Let’s do the housekeeping first: heartfelt thanks to all of you for your comments, suggestions, and feedback. I finally got Blogger to let me in to edit my site (ever since I upgraded Safari it’s been problematic to access the site editing options) so was able to change my background colour and darken the text font. As I said in a comment, it’s easy to change the font size of a blog I’m reading, as an Apple user. We use Apple/Command and + or – to increase or decrease the size of something we’re reading, and there are also buttons in some programs. Unfortunately, because I don’t use a PC, I don’t know what the equivalent command is, but in Firefox, for example, you should be able go to the menu under View: Text: and find the command to increase or decrease text size.
Xris, the affable Flatbush Gardener, also told us about improving blog usability with expandable post summaries (thanks and a tip of the ol’ gardening hat to you). He also mentioned sites that will analyse your website performance and make recommendations. I confess to being essentially a luddite about web-based things—I’m a writer, a quasi-professional photographer, and a rank amateur about web-based design etc, so a lot of this has been utterly new to me—and slightly scarey, too, being new! So once again, a tip of the hat to Xris for sharing these tidbits of info.
So, you’ve done all these things and you’re perhaps wondering about increased readership? I know some people don’t care how many readers they get, but others do. After all, we’re putting our thoughts out there for the world to see, and we want people to see them, right? For whatever reasons. I do my blog in part as a way to give back to the gardening community at large that I learn so much from, and to promote local nurseries and other topics of interest, plus to promote other bloggers that I enjoy. I call it gardening karma, and prefer to be positive and encouraging, except, of course, when growling about the weather, which we all do on occasion, but especially we who are Canadians—it’s a national pastime for us.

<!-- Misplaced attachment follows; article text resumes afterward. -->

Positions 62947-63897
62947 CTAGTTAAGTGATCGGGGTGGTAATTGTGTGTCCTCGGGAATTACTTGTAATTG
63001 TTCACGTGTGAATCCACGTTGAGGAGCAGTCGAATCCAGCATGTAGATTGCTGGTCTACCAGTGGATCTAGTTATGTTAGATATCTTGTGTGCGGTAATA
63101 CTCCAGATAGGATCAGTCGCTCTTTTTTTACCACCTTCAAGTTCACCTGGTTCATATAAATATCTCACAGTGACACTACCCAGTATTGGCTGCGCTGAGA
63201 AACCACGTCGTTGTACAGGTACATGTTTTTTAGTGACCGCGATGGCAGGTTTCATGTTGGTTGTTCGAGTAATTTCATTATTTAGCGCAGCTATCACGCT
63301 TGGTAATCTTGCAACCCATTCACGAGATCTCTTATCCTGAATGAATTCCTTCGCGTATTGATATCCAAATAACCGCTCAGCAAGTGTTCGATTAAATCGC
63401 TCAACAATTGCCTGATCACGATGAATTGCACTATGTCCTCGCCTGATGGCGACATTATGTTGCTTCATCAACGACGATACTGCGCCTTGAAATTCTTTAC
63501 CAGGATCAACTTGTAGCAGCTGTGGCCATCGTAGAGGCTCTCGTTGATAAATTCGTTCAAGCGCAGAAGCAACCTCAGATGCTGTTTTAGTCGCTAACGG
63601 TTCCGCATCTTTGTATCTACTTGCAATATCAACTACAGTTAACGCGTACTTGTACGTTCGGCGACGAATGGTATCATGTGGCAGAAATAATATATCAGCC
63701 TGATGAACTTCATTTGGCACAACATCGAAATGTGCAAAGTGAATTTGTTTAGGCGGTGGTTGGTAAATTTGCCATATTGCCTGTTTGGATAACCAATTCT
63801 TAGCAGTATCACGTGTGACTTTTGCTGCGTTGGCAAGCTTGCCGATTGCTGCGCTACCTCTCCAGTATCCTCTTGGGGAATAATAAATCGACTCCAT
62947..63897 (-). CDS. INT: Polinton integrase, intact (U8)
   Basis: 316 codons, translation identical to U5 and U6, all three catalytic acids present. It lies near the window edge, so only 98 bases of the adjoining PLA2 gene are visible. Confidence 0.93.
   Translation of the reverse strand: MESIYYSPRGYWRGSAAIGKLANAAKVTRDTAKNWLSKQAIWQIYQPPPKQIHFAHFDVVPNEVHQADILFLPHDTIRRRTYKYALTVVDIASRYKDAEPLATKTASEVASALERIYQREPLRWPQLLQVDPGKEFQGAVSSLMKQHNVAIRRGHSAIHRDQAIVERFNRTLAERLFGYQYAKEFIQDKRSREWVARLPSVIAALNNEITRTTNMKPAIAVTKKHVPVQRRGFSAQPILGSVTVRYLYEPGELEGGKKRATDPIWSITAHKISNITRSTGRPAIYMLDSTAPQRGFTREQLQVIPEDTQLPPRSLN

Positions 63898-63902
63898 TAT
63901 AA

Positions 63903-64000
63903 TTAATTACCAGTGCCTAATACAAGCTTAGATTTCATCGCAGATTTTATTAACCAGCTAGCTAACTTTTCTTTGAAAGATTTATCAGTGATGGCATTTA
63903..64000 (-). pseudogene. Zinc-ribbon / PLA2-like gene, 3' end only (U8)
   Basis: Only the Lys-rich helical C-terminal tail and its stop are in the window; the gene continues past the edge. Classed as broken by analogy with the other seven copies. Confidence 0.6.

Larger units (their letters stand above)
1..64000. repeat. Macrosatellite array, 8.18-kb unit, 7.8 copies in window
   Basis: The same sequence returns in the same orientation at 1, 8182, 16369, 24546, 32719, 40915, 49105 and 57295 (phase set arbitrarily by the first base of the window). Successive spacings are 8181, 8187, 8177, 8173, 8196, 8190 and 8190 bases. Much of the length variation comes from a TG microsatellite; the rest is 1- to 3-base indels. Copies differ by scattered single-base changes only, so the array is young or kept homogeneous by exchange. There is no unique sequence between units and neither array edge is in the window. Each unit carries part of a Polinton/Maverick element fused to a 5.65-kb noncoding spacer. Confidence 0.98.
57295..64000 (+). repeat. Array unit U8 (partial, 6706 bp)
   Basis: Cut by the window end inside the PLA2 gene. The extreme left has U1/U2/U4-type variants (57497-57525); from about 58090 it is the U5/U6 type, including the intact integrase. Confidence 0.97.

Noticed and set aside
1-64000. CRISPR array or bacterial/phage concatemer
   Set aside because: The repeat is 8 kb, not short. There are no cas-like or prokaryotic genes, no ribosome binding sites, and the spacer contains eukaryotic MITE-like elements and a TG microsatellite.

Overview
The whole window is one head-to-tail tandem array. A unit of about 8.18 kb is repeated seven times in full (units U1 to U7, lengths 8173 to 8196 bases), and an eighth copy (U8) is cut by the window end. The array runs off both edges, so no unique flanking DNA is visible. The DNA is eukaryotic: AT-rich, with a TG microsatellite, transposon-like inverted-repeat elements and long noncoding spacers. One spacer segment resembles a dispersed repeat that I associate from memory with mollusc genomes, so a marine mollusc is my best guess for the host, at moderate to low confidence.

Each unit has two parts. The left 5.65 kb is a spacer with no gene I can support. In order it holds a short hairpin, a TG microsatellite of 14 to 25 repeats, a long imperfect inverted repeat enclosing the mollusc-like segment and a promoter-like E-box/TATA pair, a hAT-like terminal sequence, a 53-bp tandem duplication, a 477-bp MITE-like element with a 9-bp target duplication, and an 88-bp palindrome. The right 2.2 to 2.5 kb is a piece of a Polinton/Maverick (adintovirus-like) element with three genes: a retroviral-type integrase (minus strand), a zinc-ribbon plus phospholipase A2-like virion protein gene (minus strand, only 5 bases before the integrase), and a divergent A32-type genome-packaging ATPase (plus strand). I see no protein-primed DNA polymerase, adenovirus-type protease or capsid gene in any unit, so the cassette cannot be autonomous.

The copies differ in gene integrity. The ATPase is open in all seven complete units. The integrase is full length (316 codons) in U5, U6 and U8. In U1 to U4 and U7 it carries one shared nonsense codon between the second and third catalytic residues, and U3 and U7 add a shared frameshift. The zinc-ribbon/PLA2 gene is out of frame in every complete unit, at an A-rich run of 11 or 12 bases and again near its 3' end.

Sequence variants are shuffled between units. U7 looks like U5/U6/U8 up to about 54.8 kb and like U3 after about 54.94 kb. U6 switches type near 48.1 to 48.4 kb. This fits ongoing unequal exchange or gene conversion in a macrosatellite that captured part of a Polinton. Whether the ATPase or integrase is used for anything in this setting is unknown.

Networking: I can’t stress this enough. Read other blogs, but most importantly, leave comments. Comments are the blossoms in a blogger’s existence, even though we sometimes have to put up the word verification exercises to keep out spambots that want to take over the known universe. Take the time to say, “hello, I was here, loved your blog”, and you’ll find the recipient comes to visit—and leaves comments—and before long, you’re back and forth like old friends. My days wouldn’t be complete without regular visits to a number of blogs I especially love, quite frankly. There’s not always time to leave comments, of course, and sometimes, for reasons only known to the blogging sites, it’s a challenge to do so.
RSS feeds: I confess to not being able to explain this real well, but others certain can and have. Having a feed that people can subscribe to lets your fans know exactly when you’ve written a new post, and in some cases emails it to them directly. You can use any number of methods to burn a feed. I use FeedBurner . There are numerous feed readers for every webbrowser too, if you prefer to read your blogs right in the browser.